The Princess & the Bear
Richard STRAUSS (1864-1949)
Duet-Concertino TrV293 (1947) [21:47]
Ludwig van BEETHOVEN (1770-1827)
Trio in E flat major Op. 38 (1803) [39:12]
Mikhail GLINKA (1804-1857)
Trio pathétique in D minor (1832) [15:08]
Laurence Perkins (bassoon),
Sarah Watts (clarinet),
Martin Roscoe (piano),
Royal Scottish National Orchestra/Sian Edwards
rec. 2014/15, Henry Wood Hall, Glasgow
HYPERION CDA68263 [76:14]
Richard Strauss’s Duet-Concertino has been more the kind of work appreciated by a few connoisseurs when compared to the popularity gained by other late works such as the Oboe Concerto or the Four Last Songs. Laurence Perkins points out in his excellent booklet note that it can best be listened too as a kind of tone-poem, the narrative based loosely around Beauty and the Beast. Strauss left no synopsis so our imaginations are given plenty of room to speculate, but some elements such as the bear’s leitmotief – a rising major 7th interval – and its clumsy dance early on, seem clear enough. The booklet gives 1947 as its date of completion though other sources put this at 1948. Either way, the end of WWII and the problems this brought in Strauss’s life was still raw in the memory, and there is a further suggestion that this tale of incompatible characters and their ultimate resolution of their differences was one that the composer would have seen as attractively symbolic.
Despite suggestions of neglect, the Duet-Concertino has quite a few alternative recordings, including the Decca Eloquence re-release of the recording by clarinettist Dmitri Ashkenazy and bassoonist Kim Walker with the Leipzig Gewandhaus Orchestra conducted by Herbert Blomstedt (review). This is more heart-on-sleeve from the orchestra than with the RSNO, the strings of which take more of a back seat in the first movement – that, or the balance of the recording puts them a little further away. The recording on the Quantum label with Ensemble Jean Wiéner was considered a bit too lightweight in the orchestra by Bobb Briggs (review), and this is a criticism that could be levelled at this Hyperion recording, Strauss’s luscious and detailed orchestral lines sounding rather generalised behind the sound of the two wind players. Sarah Watts and Laurence Perkins play superbly of course, though their interactions could carry a bit more narrative daring, another aspect evidenced in Herbert Blomstedt’s recording. The clarinet certainly has the best of the balance, and could have been taken down just a notch or two.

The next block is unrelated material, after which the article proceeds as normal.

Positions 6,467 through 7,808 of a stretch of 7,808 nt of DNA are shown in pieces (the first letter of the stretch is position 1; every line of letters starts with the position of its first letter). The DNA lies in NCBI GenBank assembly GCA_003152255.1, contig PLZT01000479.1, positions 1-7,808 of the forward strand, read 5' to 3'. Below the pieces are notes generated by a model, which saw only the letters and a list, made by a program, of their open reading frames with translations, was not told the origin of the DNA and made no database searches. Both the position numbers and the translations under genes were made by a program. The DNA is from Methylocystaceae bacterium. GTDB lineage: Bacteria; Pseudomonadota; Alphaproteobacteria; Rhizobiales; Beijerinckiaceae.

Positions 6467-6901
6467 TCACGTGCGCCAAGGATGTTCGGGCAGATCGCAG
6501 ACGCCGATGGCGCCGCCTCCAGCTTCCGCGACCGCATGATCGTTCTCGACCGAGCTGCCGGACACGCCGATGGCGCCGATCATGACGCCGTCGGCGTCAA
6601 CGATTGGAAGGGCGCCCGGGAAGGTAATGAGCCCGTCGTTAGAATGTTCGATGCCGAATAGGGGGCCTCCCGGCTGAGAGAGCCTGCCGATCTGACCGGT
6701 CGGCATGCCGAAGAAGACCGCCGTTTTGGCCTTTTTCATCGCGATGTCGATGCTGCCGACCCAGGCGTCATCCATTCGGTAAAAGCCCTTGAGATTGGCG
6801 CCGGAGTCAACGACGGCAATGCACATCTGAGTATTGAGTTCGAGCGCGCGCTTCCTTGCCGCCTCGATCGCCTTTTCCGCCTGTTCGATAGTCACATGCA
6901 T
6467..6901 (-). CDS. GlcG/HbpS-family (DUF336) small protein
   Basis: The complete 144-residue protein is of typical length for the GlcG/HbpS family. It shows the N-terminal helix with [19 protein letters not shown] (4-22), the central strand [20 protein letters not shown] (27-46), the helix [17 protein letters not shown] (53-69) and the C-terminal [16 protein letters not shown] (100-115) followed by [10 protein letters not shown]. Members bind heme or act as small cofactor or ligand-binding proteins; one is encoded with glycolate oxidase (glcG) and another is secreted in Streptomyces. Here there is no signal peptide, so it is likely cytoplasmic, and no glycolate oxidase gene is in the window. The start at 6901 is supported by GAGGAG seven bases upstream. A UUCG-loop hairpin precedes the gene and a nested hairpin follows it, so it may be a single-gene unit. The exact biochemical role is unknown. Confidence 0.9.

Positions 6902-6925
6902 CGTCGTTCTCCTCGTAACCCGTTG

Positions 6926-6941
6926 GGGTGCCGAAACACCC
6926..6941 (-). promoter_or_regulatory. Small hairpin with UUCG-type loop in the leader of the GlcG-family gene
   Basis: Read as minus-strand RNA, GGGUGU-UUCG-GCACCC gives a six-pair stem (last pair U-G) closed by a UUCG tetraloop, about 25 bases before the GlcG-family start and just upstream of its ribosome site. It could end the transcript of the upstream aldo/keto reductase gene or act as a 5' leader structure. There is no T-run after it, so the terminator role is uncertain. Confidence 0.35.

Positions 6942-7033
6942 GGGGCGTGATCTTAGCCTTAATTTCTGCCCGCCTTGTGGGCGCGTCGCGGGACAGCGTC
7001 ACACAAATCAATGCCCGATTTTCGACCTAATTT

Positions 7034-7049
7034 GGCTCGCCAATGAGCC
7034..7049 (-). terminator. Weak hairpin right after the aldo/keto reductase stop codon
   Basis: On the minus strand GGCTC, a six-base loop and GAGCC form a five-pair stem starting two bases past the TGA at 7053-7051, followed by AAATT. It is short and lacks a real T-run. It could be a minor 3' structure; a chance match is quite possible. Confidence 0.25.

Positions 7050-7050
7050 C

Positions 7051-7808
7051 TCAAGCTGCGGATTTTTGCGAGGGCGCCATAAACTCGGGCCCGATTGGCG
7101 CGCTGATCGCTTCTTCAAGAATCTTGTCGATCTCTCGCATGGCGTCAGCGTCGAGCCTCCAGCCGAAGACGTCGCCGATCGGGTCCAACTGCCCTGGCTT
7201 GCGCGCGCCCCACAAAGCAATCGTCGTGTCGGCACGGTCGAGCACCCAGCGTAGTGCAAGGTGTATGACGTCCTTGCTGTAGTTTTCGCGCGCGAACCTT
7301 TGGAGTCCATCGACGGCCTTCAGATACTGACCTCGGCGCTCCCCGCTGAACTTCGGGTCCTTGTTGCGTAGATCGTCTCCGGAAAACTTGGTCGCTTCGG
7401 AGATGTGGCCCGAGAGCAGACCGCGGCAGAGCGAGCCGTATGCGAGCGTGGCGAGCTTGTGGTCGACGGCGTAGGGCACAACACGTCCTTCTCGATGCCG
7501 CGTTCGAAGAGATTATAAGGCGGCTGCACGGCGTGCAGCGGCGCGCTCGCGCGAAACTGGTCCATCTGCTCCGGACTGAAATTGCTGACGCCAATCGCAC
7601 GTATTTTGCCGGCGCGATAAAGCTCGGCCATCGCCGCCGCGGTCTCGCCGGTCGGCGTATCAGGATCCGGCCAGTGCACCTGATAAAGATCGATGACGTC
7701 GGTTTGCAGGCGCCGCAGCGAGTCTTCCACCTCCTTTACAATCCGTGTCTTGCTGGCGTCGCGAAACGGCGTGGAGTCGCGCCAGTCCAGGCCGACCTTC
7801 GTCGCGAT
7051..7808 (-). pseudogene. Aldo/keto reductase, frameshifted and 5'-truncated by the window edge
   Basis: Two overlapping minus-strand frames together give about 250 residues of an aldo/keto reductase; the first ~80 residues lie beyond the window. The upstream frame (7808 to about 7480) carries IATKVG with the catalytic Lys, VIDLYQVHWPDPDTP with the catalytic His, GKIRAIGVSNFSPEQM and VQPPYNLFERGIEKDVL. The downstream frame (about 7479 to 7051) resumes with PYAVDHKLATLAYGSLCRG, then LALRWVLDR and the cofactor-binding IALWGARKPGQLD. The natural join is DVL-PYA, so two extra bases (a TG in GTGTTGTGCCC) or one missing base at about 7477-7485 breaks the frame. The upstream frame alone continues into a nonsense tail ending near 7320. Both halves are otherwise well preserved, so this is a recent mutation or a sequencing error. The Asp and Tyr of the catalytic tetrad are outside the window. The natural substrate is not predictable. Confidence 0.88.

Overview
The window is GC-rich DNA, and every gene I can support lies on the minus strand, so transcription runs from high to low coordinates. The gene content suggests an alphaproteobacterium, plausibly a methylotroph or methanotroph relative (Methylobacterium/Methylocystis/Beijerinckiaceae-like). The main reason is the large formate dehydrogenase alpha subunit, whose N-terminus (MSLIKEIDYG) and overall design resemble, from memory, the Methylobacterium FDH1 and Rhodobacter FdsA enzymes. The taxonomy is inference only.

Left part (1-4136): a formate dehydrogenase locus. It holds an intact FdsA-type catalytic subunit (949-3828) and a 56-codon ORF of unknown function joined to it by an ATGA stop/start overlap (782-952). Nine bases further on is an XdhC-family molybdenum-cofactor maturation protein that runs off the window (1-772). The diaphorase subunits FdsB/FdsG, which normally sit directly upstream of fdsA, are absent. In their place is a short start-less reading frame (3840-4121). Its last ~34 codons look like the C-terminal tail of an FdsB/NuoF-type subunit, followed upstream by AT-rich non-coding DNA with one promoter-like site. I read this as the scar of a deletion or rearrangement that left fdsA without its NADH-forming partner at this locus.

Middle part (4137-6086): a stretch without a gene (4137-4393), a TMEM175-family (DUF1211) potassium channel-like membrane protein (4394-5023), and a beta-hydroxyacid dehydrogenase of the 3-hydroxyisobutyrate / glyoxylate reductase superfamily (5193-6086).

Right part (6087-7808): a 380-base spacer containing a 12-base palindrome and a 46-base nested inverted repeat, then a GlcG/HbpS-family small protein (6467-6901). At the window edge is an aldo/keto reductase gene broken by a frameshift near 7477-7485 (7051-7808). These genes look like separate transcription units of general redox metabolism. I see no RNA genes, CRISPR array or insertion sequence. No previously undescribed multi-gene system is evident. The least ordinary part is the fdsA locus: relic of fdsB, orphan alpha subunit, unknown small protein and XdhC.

Beethoven’s Trio in E flat major Op. 38 is descended from his Septet Op.20, a piece that had become so popular that numerous arrangements for smaller forces were made. The first edition of Beethoven’s own arrangement has commercially pragmatic options for instrumentation including violin instead of clarinet, and the bassoon part given to the more commonly played cello. Putting in bassoon rather than cello takes us a step closer towards the septet original but recordings with this option are hard to find. We are fortunate indeed to have such an excellent performance with this trio, pianist Martin Roscoe sensitive as well as characterful and witty, the dynamics of the whole blending into something that becomes grander than the sum of its parts. The Adagio cantabile second movement has more of an ‘andante’ feel, but Beethoven isn’t plumbing any particular depths here and I prefer this to artificial lingering. The popularity of this work is and was always due to its bright and entertaining qualities, and these shine through in this delightful performance from every bar, with even the more dramatic moments such as the opening of the finale given a tongue-in-cheek flavour thanks to the bassoon.
Glinka’s Trio pathétique comes from a period in which Italian influences were stronger than the influential Russian nationalist style he would later adopt. The operatic flavour is the work is apparent from the outset, its emotional darkness assumed to be connected with the break-up of a relationship at the same time. The heartfelt aria of the third movement is at the centre of this painful state of affairs, but the dramas and stresses of the outer movements give the work a restless character that is superbly portrayed in this performance. There are more overtly dramatic recordings to be found, such as the Borodin Trio on Chandos CHAN8477 arranged for violin, cello and piano, but with a more expansive tempo in the first movement the promise of the opening isn’t quite sustained further along. The CPO has a more recent recording in their all-Glinka programme (7778712), but I find the musicians in this Hyperion recording to have more inner sparkle.
With its more chamber-music feel this may not be your perfect Duet-Concertino, but with attractive playing from all concerned and an unusual and appealing programme this Hyperion release is easy to recommend.
Previous review: Brian Wilson